Calabaza con Chorizo
Calabaza (squash) cubes are lightly browned in butter, chopped chorizo and sliced onion are added then everything cooks together in the butter and rendered fat of the chorizo until the bits of meat are browned, the onion slices are caramelized and the squash cubes are cooked through. Calabaza con chorizo is the perfect breakfast / brunch dish — it cooks in less than 15 minutes and it is so packed with flavors that it will quickly wake up your senses that may still be bleary with sleep.
- 1 tablespoon butter
- 2 cups cubed squash 1"x1" is a good size
- 1 onion peeled and thinly sliced
- 1 cup chopped chorizo
- parsley chopped
- scallions sliced
- Heat the butter in a non-stick frying pan. Swirl to coat the entire bottom.
- Spread the squash cubes on the bottom of the pan.
- Sprinkle lightly with salt and pepper.
- Cook over high heat for about a minute until the sides that touch the bottom of the pan are lightly browned. Using kitchen tongs, flip each cube over and brown the other side.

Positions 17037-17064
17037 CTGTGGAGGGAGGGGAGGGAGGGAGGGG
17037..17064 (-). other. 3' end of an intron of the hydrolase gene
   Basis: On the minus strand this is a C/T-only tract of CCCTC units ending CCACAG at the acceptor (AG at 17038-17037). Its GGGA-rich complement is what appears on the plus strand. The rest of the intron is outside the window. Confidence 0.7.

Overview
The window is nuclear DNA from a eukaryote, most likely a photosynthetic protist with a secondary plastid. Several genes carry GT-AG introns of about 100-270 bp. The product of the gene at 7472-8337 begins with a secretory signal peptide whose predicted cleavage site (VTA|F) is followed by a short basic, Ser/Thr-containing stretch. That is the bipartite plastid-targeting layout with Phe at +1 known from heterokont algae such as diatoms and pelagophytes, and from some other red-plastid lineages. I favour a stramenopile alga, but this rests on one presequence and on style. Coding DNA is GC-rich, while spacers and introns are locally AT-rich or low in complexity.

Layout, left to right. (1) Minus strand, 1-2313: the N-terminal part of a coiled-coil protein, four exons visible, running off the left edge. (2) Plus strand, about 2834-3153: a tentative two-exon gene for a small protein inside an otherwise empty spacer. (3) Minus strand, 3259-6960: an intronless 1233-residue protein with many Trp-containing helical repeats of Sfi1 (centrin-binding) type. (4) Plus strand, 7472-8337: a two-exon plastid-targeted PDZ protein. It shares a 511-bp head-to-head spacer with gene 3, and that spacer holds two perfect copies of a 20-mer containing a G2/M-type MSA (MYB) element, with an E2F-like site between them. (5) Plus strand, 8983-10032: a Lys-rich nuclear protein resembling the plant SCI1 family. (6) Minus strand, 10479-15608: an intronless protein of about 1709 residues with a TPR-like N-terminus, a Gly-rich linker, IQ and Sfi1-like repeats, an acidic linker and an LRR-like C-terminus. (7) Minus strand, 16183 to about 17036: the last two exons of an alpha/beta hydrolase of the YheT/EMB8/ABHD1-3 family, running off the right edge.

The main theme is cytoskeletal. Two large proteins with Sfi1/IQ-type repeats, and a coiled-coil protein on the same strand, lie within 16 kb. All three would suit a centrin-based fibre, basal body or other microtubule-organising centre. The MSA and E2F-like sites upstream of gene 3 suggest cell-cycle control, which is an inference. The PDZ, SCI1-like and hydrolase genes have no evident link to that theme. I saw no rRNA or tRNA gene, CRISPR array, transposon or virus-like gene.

- Add the sliced onion and chopped chorizo. Stir.
- Cook over medium heat with occasional stirring until the squash cubes are cooked through (by this time, the pieces of chorizo will be nicely browned and the onion slices will be soft and caramelized).
- Turn off the heat.
- Stir in the parsley.
- Transfer the cooked squash and chorizo to a serving bowl or plate.
- Sprinkle with sliced scallions.
- Best with bread.
Why brown the squash cubes at all? First and most important reason is that browning forms a crust around them which helps them retain their shape. Without the crusted surface, the squash cubes will fall apart with all the stirring that the dish needs. The second reason is related to the first. The crust that forms on the surface of the squash cubes is caramelized sugar. What sugar? The natural sugar of the squash. The caramelization gives the squash better flavor overall. What kind of chorizo is best for this dish? There is no “best” because everyone has his own preference. However, it is ideal to use a highly spiced dried chorizo. The reddish ones, flavored with paprika (not made red with food color, please), are best. The chorizo must also contain enough fat to render. That is what makes this dish so good. Updated from a recipe originally published in February 9, 2016